During my 10 years as a voter I never imagined that I could bring myself to support Labour – the party that, I believe, irrevocably damaged the social fabric of our country after coming to power in 1997, and would continue tearing away at it if they win the next election. But that is exactly what I am going to hold my nose and do on May 7.
To be clear, my vote is not going to my local MP, Kate Hoey, because she represents the Labour party. There are other reasons. For one, I no longer have any confidence in the Conservatives. Another is that Hoey had the integrity to support Fiona Bruce’s amendment to end sex-selective abortion. But primarily I am voting for her because she has said she will not support Lord Falconer’s Assisted Dying Bill.
You may have seen this website, Where do they stand?, which documents the positions of MPs and parliamentary candidates on key pro-life issues. This initiative incentivises Catholics to look beyond political allegiances and vote according to whether the candidate in question will take every opportunity to protect and defend the unborn child, the severely disabled, and the terminally ill. It is an excellent resource.
But sadly there are few candidates who will tick every box. It is not unheard of for a candidate to be outspokenly pro-abortion but opposed to the legalisation of assisted suicice. Diane Abbott MP is just one example.
The recent vote on sex-selective abortion was a wake-up call on how anaesthetised politicians have become to the rights of the unborn child. Given the opportunity to legislate in favour of protecting baby girls, pro-choice MPs mobilised to ensure this attempt was crushed, all in the name of women’s rights. At the risk of sounding defeatist, it is evident that very little progress on beginning-of-life issues is likely to emerge in the next few years, especially in light of the three-parent embryo result and particularly while the abortion industry seems to hold our parliamentarians in a tight headlock.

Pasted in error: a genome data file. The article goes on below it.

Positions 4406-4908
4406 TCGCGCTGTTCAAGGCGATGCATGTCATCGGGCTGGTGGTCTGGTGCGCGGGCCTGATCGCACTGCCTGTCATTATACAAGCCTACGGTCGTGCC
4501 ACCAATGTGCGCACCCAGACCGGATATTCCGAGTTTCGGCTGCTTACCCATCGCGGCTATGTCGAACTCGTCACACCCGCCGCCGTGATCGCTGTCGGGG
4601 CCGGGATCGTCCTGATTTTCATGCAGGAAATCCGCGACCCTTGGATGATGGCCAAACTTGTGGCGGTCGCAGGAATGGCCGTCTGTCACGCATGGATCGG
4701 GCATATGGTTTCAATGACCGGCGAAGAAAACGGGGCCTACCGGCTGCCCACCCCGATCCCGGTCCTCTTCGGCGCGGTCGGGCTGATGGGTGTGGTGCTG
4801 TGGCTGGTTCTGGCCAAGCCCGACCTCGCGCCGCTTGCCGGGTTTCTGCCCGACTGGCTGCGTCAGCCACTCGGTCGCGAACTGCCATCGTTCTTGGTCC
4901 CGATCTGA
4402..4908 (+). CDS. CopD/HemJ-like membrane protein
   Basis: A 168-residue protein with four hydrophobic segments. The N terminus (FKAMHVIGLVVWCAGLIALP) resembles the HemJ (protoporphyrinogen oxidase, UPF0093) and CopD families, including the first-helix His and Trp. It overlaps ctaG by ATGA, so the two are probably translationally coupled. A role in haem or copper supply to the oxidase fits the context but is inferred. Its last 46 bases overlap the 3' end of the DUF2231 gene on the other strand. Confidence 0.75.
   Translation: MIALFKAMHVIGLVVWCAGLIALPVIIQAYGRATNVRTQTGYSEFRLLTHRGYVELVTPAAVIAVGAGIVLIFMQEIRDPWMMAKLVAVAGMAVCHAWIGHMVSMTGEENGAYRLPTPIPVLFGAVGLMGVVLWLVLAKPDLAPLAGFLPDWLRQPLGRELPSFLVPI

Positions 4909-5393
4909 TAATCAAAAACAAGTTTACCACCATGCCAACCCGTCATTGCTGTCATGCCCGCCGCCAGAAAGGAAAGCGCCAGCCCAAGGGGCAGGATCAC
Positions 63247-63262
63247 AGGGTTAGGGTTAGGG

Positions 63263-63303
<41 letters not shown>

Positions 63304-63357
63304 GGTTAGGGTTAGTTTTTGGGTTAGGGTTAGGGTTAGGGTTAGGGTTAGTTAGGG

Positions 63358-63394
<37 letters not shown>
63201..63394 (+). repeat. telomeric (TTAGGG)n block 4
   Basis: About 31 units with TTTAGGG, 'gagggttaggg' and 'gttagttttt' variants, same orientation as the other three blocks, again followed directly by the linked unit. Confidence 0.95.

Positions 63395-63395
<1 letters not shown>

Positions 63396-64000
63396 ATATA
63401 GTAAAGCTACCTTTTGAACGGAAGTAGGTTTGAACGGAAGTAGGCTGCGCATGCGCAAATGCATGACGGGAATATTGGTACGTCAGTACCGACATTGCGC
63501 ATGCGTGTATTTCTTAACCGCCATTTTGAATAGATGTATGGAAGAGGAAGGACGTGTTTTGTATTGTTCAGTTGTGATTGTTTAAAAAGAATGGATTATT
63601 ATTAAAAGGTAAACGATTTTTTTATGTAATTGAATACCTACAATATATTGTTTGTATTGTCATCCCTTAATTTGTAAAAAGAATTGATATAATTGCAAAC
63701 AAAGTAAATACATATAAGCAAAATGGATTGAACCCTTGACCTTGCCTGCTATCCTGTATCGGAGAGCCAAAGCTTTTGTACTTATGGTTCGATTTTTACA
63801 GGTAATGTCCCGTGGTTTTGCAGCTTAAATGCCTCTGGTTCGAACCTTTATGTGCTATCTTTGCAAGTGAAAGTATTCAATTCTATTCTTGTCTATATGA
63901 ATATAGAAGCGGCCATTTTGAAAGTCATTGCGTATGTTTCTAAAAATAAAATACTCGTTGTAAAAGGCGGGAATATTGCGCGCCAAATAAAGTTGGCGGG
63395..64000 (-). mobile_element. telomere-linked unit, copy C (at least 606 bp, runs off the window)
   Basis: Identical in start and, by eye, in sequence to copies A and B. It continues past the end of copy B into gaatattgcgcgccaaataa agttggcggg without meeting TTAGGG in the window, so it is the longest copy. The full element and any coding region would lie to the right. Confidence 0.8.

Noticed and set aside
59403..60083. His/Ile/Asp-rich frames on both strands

But assisted suicide is still something we can reasonably resist and that is why there is a strong pragmatic case for prioritising this issue when deciding how to vote.
It is nauseating to think about the cultural and social implications of an assisted suicide law. Many were rightly horrified to hear about the vile mob who encouraged a suicidal man to jump to his death. Such revulsion is symptomatic of a healthy society. Our collective horror demonstrates that suicide is not something we encourage under any circumstances no matter how ill or depressed an individual feels.
But if Lord Falconer’s Bill is ratified in the next Parliament, we will become a society which says that a certain category of person is fit for suicide. Overnight, terminal illness will downgrade you to the status of a second-class citizen; less worthy of the law’s protection, which clearly states that aiding and abetting suicide is a crime. And, of course, lethal assitance will be administered by doctors – respected pillars of society – sanitising and normalising over time something which was once considered dangerous and deviant.
We are fortunate to live in a society which entitles us to decide what is a priority for each of us when we vote, if we choose to vote. But the most significant political, moral and social battle in 50 years is lurking on the horizon and we need all the fight we can possibly muster.